Veteran Leafs and NHL columnist Lance Hornby gives readers an insider’s perspective on how the pulse of the city and team became one through two world wars, the Depression, the zany Harold Ballard years, and, until recently, dysfunctional hockey operations. Toronto and the Maple Leafs includes insights and stories from Mayor John Tory to Joe Fan; from influential voices of the Leafs, such as Foster Hewitt and Joe Bowen, to the ushers, cleaners, and ticket scalpers. Not to mention a funeral director who performs Leafs-themed services.
An unforgettable book about the good teams, bad games, and bizarre times of this franchise’s history, this is the perfect companion for every Leafs fan.
Though I don't dislike hockey, I will admit that I'm not a hockey fan. This book caught my eye because I am interested in Toronto and its history and the Toronto Maple Leafs obviously are part of that history.
The author of this book, Lance Hornby, has covered the Maple Leafs and the National Hockey League as a Toronto Sun beat writer and columnist going on 25 years. An avid historian and member of the Society for International Hockey Research, he has written, co-authored or edited six books, including the Story of Maple Leaf Gardens and Hockey's Greatest Moments. He has appeared on Sportsnet, TSN, CBC and LeafsTV.
The Maple Leafs were founded in 1917, known as the Toronto Arenas. Under new ownership, the club was named the Toronto St. Patricks in 1919. In 1927 the club was purchased by Conn Smythe and renamed the Maple Leafs. They were one of the "Original Six", one of six NHL teams to have made it through the league during the Great Depression. They have won 13 Stanley Cups, second only to the 24 championships of the Montreal Canadiens. They last won the Stanley Cup in 1967 and fans have been waiting 50 years, the longest current streak in the NHL, for them to win another.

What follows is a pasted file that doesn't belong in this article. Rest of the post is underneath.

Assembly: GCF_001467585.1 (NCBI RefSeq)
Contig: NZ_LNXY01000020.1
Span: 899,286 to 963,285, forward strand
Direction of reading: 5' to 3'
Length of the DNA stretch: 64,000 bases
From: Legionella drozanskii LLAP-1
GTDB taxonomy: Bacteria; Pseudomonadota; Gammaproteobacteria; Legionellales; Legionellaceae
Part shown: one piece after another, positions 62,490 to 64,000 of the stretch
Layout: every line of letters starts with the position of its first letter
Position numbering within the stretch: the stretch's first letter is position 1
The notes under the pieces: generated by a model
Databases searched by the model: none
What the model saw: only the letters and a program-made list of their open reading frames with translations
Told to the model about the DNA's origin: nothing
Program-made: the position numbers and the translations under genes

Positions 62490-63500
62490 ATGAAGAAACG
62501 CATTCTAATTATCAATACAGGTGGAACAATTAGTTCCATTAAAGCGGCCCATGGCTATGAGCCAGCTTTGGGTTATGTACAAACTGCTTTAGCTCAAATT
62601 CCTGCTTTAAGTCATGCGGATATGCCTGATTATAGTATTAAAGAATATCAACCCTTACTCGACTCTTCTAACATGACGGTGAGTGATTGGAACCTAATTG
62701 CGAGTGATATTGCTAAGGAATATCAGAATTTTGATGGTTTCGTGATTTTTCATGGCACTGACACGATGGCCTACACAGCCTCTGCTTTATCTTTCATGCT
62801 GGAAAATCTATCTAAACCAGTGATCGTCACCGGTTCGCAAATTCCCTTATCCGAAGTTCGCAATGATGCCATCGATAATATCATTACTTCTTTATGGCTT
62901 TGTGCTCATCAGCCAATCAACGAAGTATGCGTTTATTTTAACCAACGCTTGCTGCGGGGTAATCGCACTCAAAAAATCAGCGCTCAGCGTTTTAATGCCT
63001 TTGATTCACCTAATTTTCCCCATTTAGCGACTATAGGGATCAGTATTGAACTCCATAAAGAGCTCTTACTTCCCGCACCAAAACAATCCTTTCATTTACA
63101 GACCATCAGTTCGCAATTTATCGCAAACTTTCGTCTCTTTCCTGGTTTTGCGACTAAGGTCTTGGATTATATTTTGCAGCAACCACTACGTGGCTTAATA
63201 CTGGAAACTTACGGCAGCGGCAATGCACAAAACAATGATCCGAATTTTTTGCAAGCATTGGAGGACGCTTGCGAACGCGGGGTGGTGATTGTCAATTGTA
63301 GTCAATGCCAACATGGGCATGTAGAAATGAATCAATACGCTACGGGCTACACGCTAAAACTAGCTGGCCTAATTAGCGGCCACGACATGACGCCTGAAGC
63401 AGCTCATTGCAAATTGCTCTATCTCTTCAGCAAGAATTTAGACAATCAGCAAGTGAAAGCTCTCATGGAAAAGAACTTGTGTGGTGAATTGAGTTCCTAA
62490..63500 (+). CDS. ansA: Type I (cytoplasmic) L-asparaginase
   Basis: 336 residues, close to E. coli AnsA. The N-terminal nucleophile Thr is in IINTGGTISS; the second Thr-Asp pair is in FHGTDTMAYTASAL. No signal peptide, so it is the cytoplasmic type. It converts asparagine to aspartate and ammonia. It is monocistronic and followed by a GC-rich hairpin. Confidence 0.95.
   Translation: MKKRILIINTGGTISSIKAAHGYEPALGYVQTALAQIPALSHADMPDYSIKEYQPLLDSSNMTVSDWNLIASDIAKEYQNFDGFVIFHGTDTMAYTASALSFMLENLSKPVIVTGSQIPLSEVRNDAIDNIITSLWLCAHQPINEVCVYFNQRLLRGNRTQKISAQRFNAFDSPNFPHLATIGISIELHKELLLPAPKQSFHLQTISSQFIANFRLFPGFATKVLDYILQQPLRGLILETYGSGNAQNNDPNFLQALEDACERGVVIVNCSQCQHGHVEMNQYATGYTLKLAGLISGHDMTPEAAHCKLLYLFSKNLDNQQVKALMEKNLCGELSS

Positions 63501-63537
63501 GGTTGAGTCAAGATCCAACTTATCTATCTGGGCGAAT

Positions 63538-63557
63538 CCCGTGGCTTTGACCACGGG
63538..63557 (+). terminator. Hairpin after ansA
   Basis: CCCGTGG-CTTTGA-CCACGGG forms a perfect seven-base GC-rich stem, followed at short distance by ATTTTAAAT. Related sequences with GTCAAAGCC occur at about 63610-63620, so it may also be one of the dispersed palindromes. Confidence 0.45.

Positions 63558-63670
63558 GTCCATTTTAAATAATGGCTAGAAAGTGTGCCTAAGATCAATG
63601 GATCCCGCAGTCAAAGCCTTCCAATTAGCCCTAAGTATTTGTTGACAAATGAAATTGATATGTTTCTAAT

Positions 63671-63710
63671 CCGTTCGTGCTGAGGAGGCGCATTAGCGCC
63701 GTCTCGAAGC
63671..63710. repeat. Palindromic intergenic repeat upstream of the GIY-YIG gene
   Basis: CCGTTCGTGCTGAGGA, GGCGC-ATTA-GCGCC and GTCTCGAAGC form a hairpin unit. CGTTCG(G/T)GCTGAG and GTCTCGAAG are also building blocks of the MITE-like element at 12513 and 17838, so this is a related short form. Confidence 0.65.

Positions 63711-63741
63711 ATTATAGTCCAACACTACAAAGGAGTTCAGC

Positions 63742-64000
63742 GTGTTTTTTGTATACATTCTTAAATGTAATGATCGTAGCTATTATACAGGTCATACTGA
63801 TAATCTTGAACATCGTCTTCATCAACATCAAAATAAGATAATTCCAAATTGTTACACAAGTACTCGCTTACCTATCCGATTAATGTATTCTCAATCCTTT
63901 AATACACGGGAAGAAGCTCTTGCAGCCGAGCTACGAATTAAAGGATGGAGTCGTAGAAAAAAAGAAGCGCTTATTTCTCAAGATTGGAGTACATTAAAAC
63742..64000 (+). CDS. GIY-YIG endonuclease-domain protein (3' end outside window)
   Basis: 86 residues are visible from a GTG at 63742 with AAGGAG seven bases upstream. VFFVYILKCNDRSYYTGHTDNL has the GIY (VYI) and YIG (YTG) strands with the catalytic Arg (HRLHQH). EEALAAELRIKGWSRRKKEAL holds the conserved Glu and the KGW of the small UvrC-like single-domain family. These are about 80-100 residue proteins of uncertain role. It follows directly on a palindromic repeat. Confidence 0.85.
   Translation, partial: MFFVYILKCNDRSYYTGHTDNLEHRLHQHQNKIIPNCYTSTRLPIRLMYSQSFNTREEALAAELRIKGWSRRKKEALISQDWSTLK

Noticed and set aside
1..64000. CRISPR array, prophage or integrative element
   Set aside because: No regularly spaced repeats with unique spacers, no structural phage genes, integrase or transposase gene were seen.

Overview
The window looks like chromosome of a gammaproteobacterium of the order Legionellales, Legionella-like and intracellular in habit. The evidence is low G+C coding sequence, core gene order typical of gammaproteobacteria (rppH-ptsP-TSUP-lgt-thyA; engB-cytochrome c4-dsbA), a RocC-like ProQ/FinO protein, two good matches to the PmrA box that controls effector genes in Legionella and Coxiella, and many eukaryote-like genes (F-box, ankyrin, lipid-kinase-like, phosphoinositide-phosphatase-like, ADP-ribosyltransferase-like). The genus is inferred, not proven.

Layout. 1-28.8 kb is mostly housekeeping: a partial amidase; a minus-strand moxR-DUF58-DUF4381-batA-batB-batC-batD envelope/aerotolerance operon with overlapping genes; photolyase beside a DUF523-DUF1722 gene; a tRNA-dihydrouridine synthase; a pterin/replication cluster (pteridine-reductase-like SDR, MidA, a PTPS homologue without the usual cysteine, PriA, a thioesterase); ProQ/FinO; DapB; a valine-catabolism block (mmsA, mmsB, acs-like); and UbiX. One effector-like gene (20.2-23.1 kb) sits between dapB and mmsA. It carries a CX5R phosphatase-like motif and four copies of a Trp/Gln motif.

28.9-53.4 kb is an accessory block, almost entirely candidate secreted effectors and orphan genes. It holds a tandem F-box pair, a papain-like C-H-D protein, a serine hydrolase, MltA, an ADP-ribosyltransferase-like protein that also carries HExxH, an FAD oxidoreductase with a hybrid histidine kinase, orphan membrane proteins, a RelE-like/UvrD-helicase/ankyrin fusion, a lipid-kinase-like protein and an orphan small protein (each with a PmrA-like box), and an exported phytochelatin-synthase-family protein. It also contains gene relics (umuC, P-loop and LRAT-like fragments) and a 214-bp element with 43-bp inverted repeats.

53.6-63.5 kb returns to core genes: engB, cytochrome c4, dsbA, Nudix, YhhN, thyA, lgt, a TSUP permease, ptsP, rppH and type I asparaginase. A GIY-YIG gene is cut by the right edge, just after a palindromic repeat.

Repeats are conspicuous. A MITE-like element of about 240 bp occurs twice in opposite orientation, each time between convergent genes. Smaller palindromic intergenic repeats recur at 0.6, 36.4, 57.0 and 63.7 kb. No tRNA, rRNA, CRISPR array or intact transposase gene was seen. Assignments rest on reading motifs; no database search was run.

I found the stories in this book interesting. They were short and bite-sized and covered things such as the beginning of the Leafs, the Harold Ballard years, playing in Maple Leafs Gardens and then the Air Canada Centre (ACC), super fans, employees, players past and present, and more. There are stories and quotes from the players, employees and fans.
The last chapter lists the Leafs' top 100 by numbers ... for example:
- 3 - the number of rinks the Leafs have called home (Mutual Street, Maple Leaf Gardens and the ACC)
- 6 - the number of overtime periods of the longest Leafs playoff game (April 3 to 4, 1933)
- 11 - the number of "Smiths" who have played for the Leafs
- 47 - NHL teams the Leafs have played against, including defunct clubs
- 79 - the number of game-winning goals by Mats Sundin, the club record
- 97 - the number of games by Tim Horton in the playoffs, the most played by a Toronto defenceman
As a non-fan, I found this book interesting. If you are a Maple Leafs' fan, you'll probably love it!